Teas

Discover the highest quality teas, selected directly from the tea gardens.

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Ali Shan

From the mountain of Ali Shan, Taiwan, this high altitude wulong is one of our grand classics. 

Ali Shan 2004 (Charcoal)

Plucked by hand and aged since 2004 by successive charcoal roasting, this high mountain tea offers an infusion with glossy black leaves and warm fragrances.

Bai Hao

Easily one of the most famous teas coming out of Taiwan, Bai Hao wulong carries out a very distinctive taste (akin to muscat grapes and spices) that is due to the intervention of a very specific leafhopper (Jacobiasca formosana). 

Dong Ding Mr. Chang

Over the years, wulongs from Dong Ding Mountain have made quite a name for themselves.

Gaba Cha

Gaba Cha is a modern and surprising wulong tea produced in northern Taiwan. 

Jin Shuan

Produced in Taiwan, Jin Shuan is the original “cream wulong”.

Mi Xiang Hong Cha

Here's a nice find from Hugo that is sure to appeal! The leaves of this twisted black tea come from Ali Shan. As the name suggests (literally black tea with honey aroma), generous warm aromas of honey, ripe fruit and flowers emanate from the infusion. Its  liquor has a sweetness of baked pastry with notes from biscuit to molasses and cinnamon. What a treat !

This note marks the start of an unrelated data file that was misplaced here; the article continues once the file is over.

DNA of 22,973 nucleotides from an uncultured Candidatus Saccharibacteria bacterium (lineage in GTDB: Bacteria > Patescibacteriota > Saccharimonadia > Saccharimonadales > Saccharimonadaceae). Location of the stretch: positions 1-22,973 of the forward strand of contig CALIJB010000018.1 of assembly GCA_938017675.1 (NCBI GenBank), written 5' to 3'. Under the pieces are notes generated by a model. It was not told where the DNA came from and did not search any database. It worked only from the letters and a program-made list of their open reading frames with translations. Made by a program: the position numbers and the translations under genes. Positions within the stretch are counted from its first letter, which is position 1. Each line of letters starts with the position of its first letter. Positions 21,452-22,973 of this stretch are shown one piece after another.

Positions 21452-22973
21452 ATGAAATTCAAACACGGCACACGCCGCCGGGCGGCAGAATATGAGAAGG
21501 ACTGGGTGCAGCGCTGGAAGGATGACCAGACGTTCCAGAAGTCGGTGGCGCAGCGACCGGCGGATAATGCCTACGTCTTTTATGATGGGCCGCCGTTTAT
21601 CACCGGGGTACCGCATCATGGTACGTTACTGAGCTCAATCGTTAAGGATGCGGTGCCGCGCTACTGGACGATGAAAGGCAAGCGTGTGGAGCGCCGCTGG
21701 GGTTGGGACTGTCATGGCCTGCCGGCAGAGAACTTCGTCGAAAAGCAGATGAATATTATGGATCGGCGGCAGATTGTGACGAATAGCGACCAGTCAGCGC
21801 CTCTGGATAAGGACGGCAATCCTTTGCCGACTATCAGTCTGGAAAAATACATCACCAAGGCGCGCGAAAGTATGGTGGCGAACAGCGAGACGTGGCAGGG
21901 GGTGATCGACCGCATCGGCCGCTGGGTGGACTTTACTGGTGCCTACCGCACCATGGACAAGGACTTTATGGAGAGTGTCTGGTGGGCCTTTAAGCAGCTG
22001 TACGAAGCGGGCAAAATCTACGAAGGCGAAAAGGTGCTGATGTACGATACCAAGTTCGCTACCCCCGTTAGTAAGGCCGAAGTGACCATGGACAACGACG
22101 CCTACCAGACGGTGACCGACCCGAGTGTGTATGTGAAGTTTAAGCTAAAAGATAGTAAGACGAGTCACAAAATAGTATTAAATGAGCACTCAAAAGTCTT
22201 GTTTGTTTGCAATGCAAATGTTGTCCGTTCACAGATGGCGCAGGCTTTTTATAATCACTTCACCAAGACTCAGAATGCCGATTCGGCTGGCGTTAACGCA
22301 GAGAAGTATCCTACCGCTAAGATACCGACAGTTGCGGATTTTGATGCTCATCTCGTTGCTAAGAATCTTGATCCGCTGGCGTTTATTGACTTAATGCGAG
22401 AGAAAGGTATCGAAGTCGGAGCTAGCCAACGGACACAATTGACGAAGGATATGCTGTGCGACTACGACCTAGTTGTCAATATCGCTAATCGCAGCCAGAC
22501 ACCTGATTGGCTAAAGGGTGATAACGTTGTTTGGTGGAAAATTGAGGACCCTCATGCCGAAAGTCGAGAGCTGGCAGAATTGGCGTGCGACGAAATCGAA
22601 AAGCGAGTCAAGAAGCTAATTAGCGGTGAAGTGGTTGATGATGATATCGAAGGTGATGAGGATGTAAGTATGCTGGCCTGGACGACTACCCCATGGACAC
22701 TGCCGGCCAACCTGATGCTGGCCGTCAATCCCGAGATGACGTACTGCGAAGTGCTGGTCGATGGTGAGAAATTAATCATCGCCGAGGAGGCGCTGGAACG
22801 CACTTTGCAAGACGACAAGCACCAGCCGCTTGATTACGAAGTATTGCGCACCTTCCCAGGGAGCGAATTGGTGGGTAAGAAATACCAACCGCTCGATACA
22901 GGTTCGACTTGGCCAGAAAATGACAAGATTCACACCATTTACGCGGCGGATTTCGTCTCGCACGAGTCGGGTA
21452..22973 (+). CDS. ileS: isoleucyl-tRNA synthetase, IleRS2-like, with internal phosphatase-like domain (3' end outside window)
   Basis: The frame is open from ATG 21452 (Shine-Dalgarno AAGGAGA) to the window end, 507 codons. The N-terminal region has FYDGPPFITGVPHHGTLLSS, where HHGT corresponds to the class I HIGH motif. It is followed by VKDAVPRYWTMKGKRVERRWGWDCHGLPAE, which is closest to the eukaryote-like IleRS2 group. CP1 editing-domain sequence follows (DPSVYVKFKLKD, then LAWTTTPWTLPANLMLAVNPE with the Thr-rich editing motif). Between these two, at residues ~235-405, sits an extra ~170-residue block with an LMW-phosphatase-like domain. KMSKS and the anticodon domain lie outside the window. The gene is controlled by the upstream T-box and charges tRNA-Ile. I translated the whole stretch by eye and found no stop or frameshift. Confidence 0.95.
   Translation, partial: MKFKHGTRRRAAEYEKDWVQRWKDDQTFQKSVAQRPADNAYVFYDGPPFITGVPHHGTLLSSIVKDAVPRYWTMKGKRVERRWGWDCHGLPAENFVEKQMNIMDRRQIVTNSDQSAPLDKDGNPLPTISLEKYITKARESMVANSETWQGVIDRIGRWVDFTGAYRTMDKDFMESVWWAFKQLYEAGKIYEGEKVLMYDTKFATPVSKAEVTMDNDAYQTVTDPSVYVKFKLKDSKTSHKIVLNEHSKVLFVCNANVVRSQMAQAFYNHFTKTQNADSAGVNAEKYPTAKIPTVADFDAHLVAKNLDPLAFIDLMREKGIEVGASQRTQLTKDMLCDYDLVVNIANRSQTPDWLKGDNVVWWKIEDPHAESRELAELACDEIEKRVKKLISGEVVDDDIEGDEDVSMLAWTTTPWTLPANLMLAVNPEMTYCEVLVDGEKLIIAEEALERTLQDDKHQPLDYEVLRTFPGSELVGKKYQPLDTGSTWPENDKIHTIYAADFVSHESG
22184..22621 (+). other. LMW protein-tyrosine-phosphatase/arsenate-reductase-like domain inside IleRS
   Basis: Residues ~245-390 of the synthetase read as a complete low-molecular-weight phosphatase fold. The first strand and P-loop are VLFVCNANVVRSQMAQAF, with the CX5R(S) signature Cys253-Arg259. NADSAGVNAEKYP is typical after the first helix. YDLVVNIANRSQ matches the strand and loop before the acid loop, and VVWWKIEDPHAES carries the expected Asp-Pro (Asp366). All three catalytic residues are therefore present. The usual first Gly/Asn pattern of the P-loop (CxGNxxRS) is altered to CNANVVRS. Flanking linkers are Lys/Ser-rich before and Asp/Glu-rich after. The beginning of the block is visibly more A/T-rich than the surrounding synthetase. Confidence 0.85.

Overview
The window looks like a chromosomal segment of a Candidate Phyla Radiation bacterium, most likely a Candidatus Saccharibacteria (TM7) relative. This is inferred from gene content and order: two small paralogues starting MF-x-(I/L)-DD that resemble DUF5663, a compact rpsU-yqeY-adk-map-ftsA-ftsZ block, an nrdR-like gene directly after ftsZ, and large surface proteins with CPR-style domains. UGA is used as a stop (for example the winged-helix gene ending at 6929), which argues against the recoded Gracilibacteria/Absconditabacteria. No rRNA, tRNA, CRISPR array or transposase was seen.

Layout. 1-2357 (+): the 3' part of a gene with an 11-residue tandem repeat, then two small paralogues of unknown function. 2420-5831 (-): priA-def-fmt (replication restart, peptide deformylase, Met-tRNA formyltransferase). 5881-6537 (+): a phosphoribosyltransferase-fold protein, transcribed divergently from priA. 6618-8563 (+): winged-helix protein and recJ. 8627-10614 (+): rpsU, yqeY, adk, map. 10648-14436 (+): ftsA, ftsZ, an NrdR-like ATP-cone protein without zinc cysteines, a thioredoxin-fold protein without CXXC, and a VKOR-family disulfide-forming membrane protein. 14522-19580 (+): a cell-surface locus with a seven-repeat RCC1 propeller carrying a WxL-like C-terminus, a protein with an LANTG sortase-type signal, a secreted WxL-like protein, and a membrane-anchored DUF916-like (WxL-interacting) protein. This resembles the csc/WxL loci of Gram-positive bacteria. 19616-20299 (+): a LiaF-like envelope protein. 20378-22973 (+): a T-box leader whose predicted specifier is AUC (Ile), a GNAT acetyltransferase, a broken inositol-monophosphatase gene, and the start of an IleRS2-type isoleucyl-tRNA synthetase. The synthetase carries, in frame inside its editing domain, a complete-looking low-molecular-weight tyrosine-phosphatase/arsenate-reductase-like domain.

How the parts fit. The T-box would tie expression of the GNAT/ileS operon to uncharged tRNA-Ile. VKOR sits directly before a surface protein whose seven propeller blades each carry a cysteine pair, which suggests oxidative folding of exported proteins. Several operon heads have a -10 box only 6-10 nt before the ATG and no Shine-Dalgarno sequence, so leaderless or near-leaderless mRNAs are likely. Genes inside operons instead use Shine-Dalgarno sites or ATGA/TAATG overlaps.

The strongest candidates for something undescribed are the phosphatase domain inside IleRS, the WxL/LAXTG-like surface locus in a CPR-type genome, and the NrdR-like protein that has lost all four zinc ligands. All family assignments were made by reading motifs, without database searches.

Mucha Tie Guan Yin (roasted)

Produced in the Mucha region, this high grade of Taiwanese Tie Guan Yin was entered into competitions by its producer.

Pinglin Bao Zhong

Situated in the north of the island, to the south of the capital, the town of Pinglin remains true to the traditional style of "Bao Zhong" with the leaves rolled lengthways into twists.

Si Ji Chun

Brought back from the mountains in Nantou region (Taiwan), this pearl shaped green wulong is one of today’s most popular industry standards.

Si Ji Chun (Tea Box)

Much appreciated from daily consumers for its low caffeine levels and its generous flowery bouquet (lilac, freesia), this particular wulong easily steeps and resteeps as the day goes by.

Sun Moon Lake T-18

Here is a rare black tea from Taiwan, made using the well known T-18 cultivar which is derived from a cross between a large leafed tea from Burma (Ashamu) and a wild tea tree from southern Taiwan.

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